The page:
VC Office Hours: Black Girls Code founder Kimberly Bryant starts a new chapter | TechCrunch

3 min read


Kimberly Bryant has had quite a few ups and down during her journey as an entrepreneur, especially over the past year.

Known for founding Black Girls Code, a nonprofit organization that helps young Black girls enter STEM fields, Bryant faced a slew of problems in 2021, when tensions started boiling between her, her employees, and her board. Allegations of poor management followed, and eventually led to her indefinite suspension from the company, and a few months later, she was let go. The situation is still developing.

At the time, many founders told TechCrunch it was a wake-up call to pay more attention to how much power they give boards.

Regardless of the drama, though, Bryant is back with her latest endeavor: a 12-week startup accelerator program called The Black Innovation Lab (BIL), under the umbrella of her newly launched investment firm, Ascend Ventures.

Based in Bryant’s hometown, Memphis, the accelerator aims to cut checks for Black-founded companies addressing timely issues such as artificial intelligence, climate and healthcare.

Black founders are woefully underfunded, consistently raising less than 2% of all venture capital in any given year. The numbers hardly move when broken up by category: last year, for example, Black founders raised 1% of all capital invested in climate funding.

“Black founders have the potential to make a significant positive impact on the world,” Bryant told TechCrunch+. “A strong sense of community, equity and culture are keys to the success of any startup endeavor.”

Bryant plans to launch BIL next fall with gener8tor, one of the biggest startup accelerators in the nation. The accelerator aims to host one to two cohorts of six early-stage and pre-seed companies per year. Each startup will receive $100,000 of guaranteed funding in exchange for equity, which is a common practice with startup accelerators. Bryant wants to expand the accelerator throughout the U.S. over the next 10 years.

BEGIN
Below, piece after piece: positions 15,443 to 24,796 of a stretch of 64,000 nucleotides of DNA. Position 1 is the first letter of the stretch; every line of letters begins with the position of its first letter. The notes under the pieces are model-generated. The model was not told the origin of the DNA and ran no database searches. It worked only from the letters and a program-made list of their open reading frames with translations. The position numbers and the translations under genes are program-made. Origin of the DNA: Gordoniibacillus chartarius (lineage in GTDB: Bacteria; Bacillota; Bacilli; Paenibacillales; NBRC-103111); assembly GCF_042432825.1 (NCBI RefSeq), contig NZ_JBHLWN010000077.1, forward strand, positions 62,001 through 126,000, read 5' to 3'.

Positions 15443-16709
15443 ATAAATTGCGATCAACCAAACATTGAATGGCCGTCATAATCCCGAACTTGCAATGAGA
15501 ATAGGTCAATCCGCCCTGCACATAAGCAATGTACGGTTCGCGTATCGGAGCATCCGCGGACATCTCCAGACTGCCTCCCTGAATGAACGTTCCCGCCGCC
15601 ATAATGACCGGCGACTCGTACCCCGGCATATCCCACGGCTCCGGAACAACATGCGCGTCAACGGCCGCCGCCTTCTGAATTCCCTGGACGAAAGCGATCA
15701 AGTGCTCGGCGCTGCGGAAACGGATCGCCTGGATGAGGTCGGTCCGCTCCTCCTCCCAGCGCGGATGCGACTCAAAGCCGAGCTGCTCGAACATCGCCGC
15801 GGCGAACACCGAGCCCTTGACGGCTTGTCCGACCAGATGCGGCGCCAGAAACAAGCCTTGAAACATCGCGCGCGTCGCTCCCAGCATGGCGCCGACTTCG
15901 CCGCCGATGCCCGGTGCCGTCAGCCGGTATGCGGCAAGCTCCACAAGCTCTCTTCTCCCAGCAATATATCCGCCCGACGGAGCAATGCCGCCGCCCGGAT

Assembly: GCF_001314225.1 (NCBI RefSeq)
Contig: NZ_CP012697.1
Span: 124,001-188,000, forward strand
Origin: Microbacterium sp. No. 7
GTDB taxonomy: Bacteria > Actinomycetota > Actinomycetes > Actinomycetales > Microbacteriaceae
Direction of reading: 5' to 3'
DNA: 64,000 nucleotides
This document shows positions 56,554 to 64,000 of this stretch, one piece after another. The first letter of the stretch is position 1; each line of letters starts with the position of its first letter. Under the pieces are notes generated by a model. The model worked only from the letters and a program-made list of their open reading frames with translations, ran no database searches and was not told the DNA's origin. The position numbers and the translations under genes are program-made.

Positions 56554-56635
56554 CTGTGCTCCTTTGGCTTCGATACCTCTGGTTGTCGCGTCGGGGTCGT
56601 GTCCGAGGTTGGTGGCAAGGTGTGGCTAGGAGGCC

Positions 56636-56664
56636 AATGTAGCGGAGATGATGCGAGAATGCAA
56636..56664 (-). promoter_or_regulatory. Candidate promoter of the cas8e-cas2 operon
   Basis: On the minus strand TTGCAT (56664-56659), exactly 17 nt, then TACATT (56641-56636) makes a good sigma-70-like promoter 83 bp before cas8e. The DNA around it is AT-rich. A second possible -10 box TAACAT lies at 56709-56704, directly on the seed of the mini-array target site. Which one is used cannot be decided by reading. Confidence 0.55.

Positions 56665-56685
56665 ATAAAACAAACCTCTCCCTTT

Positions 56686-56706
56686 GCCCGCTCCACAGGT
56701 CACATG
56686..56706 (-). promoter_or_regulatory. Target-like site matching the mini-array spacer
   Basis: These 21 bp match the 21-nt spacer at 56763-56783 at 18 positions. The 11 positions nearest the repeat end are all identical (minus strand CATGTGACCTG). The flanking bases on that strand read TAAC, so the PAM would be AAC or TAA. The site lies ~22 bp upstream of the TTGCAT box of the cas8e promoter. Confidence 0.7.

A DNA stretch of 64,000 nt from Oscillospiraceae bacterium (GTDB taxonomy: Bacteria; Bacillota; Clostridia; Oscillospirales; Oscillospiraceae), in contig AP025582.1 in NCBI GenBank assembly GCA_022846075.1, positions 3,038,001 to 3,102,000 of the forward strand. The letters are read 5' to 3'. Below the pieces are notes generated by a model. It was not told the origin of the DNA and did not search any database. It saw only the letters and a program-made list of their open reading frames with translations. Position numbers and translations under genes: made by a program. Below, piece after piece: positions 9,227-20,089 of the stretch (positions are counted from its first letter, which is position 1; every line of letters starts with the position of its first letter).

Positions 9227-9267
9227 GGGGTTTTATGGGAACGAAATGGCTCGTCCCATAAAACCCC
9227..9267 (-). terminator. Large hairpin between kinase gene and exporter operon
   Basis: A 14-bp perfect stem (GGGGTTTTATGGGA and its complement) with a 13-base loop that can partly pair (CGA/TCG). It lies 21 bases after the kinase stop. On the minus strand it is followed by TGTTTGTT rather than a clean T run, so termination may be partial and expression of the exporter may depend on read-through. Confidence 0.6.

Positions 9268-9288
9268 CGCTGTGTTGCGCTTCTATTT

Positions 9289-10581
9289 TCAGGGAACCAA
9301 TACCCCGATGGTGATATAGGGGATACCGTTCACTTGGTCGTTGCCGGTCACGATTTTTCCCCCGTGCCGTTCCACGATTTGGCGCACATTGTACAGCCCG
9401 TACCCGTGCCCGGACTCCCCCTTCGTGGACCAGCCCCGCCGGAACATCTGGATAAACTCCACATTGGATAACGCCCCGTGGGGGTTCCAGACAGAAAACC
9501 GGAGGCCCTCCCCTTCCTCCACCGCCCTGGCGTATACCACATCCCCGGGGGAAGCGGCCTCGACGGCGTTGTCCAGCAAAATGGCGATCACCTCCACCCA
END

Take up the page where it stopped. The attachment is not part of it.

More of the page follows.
Ascend Ventures currently aims to focus on supporting startups in its accelerator program, though Bryant says wants the fund to one day invest in companies outside of BIL.

picture of entrepreneur and Black Girls Code founder Kimberly Bryant

Image Credits: Kimberly Bryant

The timing is right: the Southern U.S. is seeing a boom in venture funding as resources continue to grow in the region for founders who live and have relocated there. Last year, during the venture pullback, the Southeast U.S., including states like Georgia and Florida, was the only region not to see a substantial decrease in funding. Atlanta has emerged as a shining jewel of the region, following in the footsteps of Austin and Miami.

Upon launch, the BIL will be based out of Memphis’ historic Griggs College, a Black-owned institution that operated from 1949 to 1971. Bryant is crowdfunding to help expense the BIL program, but says she also has support from private angel investors, LPs, and the Tech Hub Program.

We recently caught up with Bryant to talk about this new endeavor, what she’s learned since leaving Black Girls Code, and what kind of legacy she wants to leave within the startup ecosystem.

(This interview has been edited lightly for length and clarity.)

TechCrunch+: How did your experience with Black Girls Code impact how you set up BIL?

Kimberly Bryant: As I transitioned from my role with Black Girls Code (BGC) at the end of 2022, I embarked on a journey of self-reflection and learning from the mistakes I made as a founder. During this time, I found myself inundated with messages from other founders, and as I connected with them, a common theme emerged — the need for key business tools and support in areas such as board governance, IP protection, and access to adequate capital for growth.

It wasn’t until I left BGC that the vision for Ascend Ventures and Black Innovation Lab became clear. The urgent need was a space for entrepreneurial mentorship and support, where founders could access the resources and guidance needed to succeed. My lessons from Black Girls Code also guided me to prioritize diversity and equity.


Source link